Wanting to sell one of your gemstones or jewels?
Look no further—with our perfect how-to action plan, you’ll have all the top tips and specifics to confidently approach your deal with peace of mind.
Perhaps you’re wondering what to do with a single gem you picked up during your last bout of spring cleaning, or you’ve finally decided to cash in your great-grandmother’s gold or diamond valuables.
Whatever the case, we’ve compiled a list of some FAQs to help you have a smooth and swift sale.
1. What is My Asking Price?
To get you on the right track, start with having your jewel or stone assessed to obtain an objective market value.
This guides you when you’re not sure how much your item is worth.
The evaluator will also give their fair estimation of how much a potential purchaser will offer.
An experienced evaluator always keeps in mind the following pricing factors:
Your gemstone or jewel’s quality
Local appeal for this precise gem or jewel in your region
Contemporary fashion trends also determine value, particularly if a stone is set in a certain piece.
An objective market assessment provides you with a reference point in determining your asking price.
If you need additional gem-specific purchasing hints, GIA’S Gem Encyclopedia can help you out.
2. How Do I Locate an Evaluator?
There are different assessor associations you can approach to find an independent evaluator:
This list contains contact details for the headquarters of each association in its respective country.
Countrywide membership exists for every association, but if you can’t find any evaluators in your specific region, you’ll have to look more closely to find one nationally.
3. Can I Use a GIA-Certified Evaluator?
No. While GIA equips students in knowing how to classify stones and rate diamonds, they aren’t taught how to write evaluations.
GIA doesn’t qualify evaluators.
An evaluator requires expert knowledge, education and experience to deal with legal documentation such as an evaluation.
Always verify a prospective evaluator’s credentials before proceeding, to know you can trust their judgment.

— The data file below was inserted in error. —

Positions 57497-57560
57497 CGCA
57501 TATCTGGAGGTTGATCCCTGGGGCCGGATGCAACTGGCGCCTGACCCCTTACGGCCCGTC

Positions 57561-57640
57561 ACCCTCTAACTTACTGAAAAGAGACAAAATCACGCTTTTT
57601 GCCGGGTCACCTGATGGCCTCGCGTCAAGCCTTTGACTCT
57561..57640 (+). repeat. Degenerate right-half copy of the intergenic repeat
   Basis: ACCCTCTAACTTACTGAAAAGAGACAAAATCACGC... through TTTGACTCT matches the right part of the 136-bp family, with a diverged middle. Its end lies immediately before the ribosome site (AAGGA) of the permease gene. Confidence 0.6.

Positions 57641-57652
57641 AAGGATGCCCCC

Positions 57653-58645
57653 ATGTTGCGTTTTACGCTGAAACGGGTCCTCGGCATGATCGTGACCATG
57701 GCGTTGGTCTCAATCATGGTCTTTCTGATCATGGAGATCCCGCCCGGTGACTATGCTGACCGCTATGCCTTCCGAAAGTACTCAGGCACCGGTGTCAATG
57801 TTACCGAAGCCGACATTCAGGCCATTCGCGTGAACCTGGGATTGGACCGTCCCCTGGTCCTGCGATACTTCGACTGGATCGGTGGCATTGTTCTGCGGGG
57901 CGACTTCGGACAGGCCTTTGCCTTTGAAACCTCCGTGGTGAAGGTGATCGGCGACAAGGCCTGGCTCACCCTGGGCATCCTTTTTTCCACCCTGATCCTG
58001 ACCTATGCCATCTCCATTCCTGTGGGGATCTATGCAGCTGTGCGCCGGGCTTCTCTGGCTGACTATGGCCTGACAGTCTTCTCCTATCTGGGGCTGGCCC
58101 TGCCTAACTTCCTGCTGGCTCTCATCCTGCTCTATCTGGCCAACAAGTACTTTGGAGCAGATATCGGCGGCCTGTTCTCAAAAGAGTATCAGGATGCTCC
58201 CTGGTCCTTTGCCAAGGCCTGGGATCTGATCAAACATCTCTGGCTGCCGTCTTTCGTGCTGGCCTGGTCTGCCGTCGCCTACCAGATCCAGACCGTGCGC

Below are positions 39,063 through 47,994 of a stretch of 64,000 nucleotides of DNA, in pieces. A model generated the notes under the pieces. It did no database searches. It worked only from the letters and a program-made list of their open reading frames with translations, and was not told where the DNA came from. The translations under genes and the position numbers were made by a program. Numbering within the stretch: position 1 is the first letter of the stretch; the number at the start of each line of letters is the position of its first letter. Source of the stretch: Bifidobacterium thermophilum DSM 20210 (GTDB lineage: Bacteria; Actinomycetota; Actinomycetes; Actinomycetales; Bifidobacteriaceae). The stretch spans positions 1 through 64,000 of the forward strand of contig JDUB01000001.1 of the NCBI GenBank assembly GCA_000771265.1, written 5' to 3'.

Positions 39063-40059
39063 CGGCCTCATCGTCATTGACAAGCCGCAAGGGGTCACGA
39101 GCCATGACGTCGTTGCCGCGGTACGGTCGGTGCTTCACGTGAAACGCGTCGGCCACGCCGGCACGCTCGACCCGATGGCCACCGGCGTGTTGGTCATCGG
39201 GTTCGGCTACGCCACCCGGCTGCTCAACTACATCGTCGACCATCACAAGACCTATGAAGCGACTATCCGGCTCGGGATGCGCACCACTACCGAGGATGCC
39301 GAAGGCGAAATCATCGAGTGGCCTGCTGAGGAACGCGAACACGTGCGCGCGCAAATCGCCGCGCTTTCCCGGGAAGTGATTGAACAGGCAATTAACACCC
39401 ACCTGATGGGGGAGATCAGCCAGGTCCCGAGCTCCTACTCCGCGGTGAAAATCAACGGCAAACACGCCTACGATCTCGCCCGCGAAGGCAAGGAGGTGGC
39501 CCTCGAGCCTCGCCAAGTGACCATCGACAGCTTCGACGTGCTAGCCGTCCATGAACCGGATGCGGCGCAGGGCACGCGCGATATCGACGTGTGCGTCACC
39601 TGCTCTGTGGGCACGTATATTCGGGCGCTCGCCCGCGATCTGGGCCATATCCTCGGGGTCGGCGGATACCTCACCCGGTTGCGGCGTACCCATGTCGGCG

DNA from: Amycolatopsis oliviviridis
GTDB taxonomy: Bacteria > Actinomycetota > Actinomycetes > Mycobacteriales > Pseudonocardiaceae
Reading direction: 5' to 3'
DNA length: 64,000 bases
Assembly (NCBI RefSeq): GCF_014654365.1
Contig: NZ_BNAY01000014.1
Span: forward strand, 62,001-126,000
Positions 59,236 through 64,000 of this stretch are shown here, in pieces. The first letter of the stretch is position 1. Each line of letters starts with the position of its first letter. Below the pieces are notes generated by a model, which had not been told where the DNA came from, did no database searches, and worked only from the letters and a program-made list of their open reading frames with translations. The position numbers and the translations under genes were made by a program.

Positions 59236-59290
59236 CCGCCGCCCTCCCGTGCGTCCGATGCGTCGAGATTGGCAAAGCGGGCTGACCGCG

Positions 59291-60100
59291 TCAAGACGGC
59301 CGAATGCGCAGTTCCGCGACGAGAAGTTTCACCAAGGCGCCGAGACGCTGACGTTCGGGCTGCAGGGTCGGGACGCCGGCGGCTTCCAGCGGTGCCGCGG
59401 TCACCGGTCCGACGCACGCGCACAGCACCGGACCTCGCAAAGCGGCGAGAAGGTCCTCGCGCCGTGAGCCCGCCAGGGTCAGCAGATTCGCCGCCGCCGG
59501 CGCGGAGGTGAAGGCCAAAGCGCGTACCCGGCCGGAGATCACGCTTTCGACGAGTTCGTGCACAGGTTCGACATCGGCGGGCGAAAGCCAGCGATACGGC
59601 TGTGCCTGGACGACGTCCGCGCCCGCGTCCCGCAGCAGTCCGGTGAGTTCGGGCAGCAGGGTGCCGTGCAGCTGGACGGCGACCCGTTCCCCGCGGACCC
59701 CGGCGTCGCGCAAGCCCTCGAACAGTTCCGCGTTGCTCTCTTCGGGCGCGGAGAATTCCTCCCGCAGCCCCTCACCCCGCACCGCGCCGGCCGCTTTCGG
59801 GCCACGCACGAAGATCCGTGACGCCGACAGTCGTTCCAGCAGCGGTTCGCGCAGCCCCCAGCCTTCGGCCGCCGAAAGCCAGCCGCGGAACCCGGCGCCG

4. Do Graduate Gemologists (GG) Write Evaluations?
It’s possible for anyone to write an evaluation, but we recommend you opt for an evaluator who has been trained in the task.
Also, he or she should have the gemological training & a solid background & understanding in the making of jewels.
GIA has a Graduate Gemologist course equipping trainee gemologists to classify and rate both diamonds & colored stones.
Upon completion, graduates can further their training to become evaluators.
This is frequently done through one of the assessor associations.
When approaching these associations for a recommendation, it’s useful to verify if an evaluator also has a GG qualification.
5. What’s the Next Step after the Evaluation?
Once you’ve obtained your evaluation you can sell your jewels or gemstones.
Here are some possible steps to consider before deciding what to do:
Find a bidder: Your successful sale could be secured either through an online auction website or your nearest auction house.
The higher the quality and value of your jewel or stone, the better it is to use the services of more established auction houses. For some inspiration, view these stunning stones in a Auction Report.
Resell your item: It’s worth a try asking if the original jeweler or owner will buy it back from you.
It’s important to note that the majority of jewelers will make an offer that is less than the general worth for the item.
Jewelers protect themselves in doing this as they have to make an upfront payment in purchases from a private person for a piece that they can’t guarantee they will sell again immediately.
By contrast, a jeweler purchasing an item from a supplier can do so as and when needed & the total is often split into multiple payments.
Trade in your item: It’s not uncommon for your jeweler to agree for you to trade in your original item.
In exchange you could either obtain store credit you can use towards purchasing a brand new jewelry item or another item from the jeweler’s range.
If the style of jewelry is outdated or no longer your preference, consider trading the original stone from its original mounting in favor of a completely new setting.
Sell the item on consignment:
Find a jeweler or estate jeweler who collects previously owned jewelry pieces on consignment.
Be aware that you don’t normally receive payment for the piece until it’s sold.
Jewelers often take commission from a portion of the sale, so remember to inquire about this when at the jeweler’s.
Contact other jewelry stores: Find out whether additional stores or companies that buy previously owned jewels or gemstones for resale would consider buying your items.
It’s crucial to use your baseline original asking price as determined by your evaluator.